In Edmund White's latest book he fleshes out-- no pun intended-- material he has covered previously in MY LIVES, the time he spent in New York in the 1960's and 70's. It was the time that Brad Gooch has labeled "the golden age of promiscuity" in his novel by the same name and that Susan Sontag-- one of the people White writes extensively about-- describes as the only time in human history when people "were free to have sex when and how they wanted," because of access to birth control pills and before the advent of AIDS. Sontag wrote a recommendation for White's groundbreaking novel A BOY'S OWN STORY but asked that her blurb be removed from editions that appeared after she severed her friendship with him because he modeled a character on her in his novel CARACOLE, the only White novel that I have never been able to read. Besides Sontag, he writes about dozens of people he knew during this period: Robert Mapplethorpe, who used the N word; William Burroughs, whom White deliciously describes as having "the look of an unsuccessful Kansas Undertaker"; Jasper Johns; Thom Gunn; Lillian Hellman; John Ashberry; James Merrill et al. Never having met any of these people-- getting Mapplethorpe to sign a book doesn't count-- I have no idea whether or not White's descriptions of these individuals are accurate nor not. He certainly convinces you, however, that they are. Since White is now as famous as many of the people he discusses, he can hardly be called a name-dropper, a word, as he tells us, that does not exist in the French language.

White also chronicles his days at Time-Life as well as other dull jobs and of course his nights of sex as well: "We tried to trick every night, if we could do it efficiently, but we reserved the weekends for our serious hunting sorties.
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18 of 23 people found the following review helpful By Blake Fraina VINE VOICE on January 31, 2010
Format: Hardcover
In Alan Bennett's play The History Boys, when the dimmest of the students is asked to define history, he replies, "It's just one [expletive] thing after another." Reductive? Perhaps. Funny? Certainly. But also, quite true.

And it happens to be the reason I tend to avoid non-fiction...memoirs in particular. At least when one is writing a biography (particularly about someone who is already dead) or writing about history, the author has enough distance to give the story some shape and ascribe it some sort of meaning.

Autobiography is a bit stickier.

I chose to read White's City Boy primarily because of its subtitle, "My Life in New York During the 1960's and 70's." As a music fan, that era in NYC history has always interested me. Even though the seedy, filthy, dangerous New York of the 1970's has all but been forgotten, it was fertile ground for many of the most influential artists, filmmakers, writers and musicians of the latter part of the Twentieth Century. Over the years, books like Edie and Please Kill Me (both of which consist of edited and skillfully arranged interviews) have fed my interest in this period. I figured if anyone could conjur that time period on the page, it would surely be a skillful and evocative writer like White.

Unfortunately I found the book to be dull and almost completely formless. He flits from one episode to another, tepidly dishing the dirt on a lot of hotsy totsy (and mostly dead) literary luminaries, only about half of whom I've heard of. While he does spill a fair amount of ink on the squalid living conditions in pre-boom Manhattan, the descriptions are all fairly dry and cliche (garbage piling in the streets due to strikes, multiple locks on apartment doors) and lack any real flavour of the era.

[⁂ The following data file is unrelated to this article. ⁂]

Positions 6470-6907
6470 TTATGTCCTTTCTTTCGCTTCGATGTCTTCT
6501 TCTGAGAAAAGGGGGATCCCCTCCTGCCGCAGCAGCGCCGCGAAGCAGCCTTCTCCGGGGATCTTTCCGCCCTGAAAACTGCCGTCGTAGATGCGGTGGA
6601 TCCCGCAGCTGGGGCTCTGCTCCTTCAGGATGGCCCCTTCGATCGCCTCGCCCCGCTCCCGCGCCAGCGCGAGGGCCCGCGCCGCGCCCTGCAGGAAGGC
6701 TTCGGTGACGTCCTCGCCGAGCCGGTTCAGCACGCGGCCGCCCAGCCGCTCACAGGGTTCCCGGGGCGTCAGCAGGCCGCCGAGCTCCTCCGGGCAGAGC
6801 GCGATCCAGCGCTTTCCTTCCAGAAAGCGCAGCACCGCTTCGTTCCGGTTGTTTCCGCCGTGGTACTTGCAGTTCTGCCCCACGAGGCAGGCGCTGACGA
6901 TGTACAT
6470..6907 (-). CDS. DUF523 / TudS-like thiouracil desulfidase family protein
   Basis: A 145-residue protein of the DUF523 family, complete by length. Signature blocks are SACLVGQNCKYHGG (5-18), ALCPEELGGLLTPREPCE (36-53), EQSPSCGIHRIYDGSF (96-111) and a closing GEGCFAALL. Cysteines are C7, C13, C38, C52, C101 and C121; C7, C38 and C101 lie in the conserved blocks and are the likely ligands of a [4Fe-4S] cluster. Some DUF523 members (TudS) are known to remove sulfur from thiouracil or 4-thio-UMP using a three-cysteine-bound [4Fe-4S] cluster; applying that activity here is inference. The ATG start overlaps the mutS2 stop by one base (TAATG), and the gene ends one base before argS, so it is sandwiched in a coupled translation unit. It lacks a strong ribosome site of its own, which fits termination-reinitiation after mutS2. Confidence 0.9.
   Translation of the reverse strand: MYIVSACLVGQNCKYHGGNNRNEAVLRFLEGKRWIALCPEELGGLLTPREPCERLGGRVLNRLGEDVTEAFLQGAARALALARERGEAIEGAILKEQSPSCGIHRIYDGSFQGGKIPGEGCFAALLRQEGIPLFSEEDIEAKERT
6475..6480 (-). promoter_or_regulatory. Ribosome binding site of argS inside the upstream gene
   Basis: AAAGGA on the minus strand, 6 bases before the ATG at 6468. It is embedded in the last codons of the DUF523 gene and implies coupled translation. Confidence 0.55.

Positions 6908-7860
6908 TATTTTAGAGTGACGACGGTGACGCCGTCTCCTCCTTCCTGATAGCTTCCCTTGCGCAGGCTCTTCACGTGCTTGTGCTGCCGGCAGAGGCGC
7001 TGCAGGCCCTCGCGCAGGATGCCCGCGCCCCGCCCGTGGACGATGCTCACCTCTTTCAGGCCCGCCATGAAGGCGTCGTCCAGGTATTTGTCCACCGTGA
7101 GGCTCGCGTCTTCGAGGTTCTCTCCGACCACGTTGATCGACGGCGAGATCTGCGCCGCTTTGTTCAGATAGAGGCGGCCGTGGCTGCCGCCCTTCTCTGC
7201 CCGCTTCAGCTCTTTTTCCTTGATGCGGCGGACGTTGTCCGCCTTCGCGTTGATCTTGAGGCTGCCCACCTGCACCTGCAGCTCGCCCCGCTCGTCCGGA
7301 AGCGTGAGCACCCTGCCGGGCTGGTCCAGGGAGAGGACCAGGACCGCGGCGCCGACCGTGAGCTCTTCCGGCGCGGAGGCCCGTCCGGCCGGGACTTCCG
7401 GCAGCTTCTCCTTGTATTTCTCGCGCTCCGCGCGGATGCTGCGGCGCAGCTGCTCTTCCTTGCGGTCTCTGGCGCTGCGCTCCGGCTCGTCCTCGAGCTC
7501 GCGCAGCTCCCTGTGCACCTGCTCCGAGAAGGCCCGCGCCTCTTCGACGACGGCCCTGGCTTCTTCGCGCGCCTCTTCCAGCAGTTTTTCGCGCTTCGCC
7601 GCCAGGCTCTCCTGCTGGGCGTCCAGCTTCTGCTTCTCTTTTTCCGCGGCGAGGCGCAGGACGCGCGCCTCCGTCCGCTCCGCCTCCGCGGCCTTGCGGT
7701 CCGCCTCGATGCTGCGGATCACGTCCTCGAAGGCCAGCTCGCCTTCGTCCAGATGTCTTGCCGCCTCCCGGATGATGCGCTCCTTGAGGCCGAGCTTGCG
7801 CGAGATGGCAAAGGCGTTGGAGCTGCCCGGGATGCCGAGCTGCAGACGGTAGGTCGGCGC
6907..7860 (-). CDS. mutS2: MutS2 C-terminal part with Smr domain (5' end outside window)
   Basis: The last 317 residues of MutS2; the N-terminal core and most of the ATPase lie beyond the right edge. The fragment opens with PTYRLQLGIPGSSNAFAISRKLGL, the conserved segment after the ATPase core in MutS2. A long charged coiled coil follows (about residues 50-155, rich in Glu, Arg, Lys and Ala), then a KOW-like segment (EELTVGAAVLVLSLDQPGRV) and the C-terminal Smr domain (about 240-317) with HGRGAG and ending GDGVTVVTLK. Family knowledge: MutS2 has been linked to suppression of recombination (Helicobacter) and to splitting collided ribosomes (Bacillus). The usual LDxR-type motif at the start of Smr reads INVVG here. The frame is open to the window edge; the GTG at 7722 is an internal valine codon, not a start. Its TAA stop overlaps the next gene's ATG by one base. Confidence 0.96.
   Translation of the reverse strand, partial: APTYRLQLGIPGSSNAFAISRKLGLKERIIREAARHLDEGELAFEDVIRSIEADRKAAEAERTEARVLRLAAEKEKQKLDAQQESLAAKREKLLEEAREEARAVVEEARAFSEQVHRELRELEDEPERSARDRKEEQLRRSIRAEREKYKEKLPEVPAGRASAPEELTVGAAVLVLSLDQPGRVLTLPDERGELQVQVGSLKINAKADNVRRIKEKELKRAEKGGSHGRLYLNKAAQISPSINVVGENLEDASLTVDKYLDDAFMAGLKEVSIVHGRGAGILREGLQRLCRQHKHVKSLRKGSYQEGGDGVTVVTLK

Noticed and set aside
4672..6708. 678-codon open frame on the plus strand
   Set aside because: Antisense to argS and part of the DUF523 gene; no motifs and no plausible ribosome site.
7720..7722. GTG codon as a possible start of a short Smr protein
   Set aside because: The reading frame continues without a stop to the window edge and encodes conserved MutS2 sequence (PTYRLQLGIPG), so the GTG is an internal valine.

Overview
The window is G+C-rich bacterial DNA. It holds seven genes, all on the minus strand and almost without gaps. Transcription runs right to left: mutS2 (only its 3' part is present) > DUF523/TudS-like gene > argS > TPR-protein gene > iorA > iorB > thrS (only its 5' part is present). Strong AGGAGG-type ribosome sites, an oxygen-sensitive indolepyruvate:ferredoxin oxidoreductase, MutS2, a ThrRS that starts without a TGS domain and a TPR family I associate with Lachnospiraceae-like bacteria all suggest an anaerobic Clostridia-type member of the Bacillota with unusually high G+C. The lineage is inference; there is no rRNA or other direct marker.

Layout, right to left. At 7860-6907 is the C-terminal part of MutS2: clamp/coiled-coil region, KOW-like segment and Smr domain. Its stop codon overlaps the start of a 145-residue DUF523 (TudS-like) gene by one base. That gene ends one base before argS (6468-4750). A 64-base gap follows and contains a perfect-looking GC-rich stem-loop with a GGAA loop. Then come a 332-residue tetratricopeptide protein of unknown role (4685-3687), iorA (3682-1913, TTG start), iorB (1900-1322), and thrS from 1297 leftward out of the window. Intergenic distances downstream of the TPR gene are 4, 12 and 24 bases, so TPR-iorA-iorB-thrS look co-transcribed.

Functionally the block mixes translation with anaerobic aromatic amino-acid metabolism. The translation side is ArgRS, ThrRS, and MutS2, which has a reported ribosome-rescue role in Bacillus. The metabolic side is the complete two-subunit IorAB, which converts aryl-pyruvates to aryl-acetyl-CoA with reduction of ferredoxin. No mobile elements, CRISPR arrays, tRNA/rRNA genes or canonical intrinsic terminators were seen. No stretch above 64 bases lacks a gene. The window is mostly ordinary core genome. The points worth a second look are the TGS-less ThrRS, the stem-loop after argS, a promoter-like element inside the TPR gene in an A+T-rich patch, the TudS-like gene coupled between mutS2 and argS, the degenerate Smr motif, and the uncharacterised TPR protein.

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9 of 11 people found the following review helpful By yimmy on July 13, 2012
Format: Kindle Edition Verified Purchase
Poor Edmund White. Like so many other gay identified writers of the 1970s, White only reinforces stereotypes about urban gay men. His only calling card seems to be his associations with greatness.

While White could reconstruct the energy of the period, he instead spends his time letting the reader know he knew everyone who was "anyone" from the era. Did you know White was friends with Robert Mapplethorpe? He was also Susan Sontag's gay BFF! Because all of White's relationships are superficial, we don't learn (or feel) anything meaningful.

White fashions himself an observer: a nondescript, boring observer. Frankly, no one in his sphere seems remotely interested in his point-of-view. Even White gives up on his argument promoting "gay literature" as an art form. He starts to recognize that the movement's strength is it allowed lesser talents to get exposure. The reader almost feels bad for him as he attempts to justify the literary merits of his ghost writing of The Book of Gay Sex. Hey, it paid the bills.

You can't even look to City Boy for some trashy fun. White can at the very least, like any other hack, get all Jacqueline Susann and share some gossip. If you expect some exciting party moments or White being a bohemian free spirit, rent the film Cruising instead. If he does get into a "wild night" at the Anvil or the Mineshaft, he either is out of the picture, or lacks the imagination to make the moment unique.

White is primarily concerned with sounding relevant. He spends much of his time seething about the groundbreaking authors of the time like Hubert Selby-authors whose talent transcends "genre" to reach universal acclaim.